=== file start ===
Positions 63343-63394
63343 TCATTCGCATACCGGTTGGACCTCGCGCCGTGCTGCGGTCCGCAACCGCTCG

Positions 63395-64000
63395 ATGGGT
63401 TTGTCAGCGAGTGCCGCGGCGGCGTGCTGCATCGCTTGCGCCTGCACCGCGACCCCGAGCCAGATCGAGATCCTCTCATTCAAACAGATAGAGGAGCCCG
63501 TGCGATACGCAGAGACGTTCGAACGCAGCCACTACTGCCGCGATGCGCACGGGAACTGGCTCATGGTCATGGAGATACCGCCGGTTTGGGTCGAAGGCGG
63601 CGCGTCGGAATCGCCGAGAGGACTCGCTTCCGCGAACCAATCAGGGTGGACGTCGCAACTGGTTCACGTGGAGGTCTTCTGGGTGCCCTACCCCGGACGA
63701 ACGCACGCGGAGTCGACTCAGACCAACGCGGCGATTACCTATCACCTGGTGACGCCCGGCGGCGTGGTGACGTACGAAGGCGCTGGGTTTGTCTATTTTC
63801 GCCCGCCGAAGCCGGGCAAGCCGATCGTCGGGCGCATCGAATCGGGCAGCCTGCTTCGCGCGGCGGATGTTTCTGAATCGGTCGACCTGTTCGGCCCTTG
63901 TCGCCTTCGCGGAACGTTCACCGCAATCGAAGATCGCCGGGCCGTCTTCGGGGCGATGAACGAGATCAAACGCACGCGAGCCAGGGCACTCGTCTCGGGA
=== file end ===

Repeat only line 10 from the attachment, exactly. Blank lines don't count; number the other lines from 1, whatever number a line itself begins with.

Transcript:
63901 TCGCCTTCGCGGAACGTTCACCGCAATCGAAGATCGCCGGGCCGTCTTCGGGGCGATGAACGAGATCAAACGCACGCGAGCCAGGGCACTCGTCTCGGGA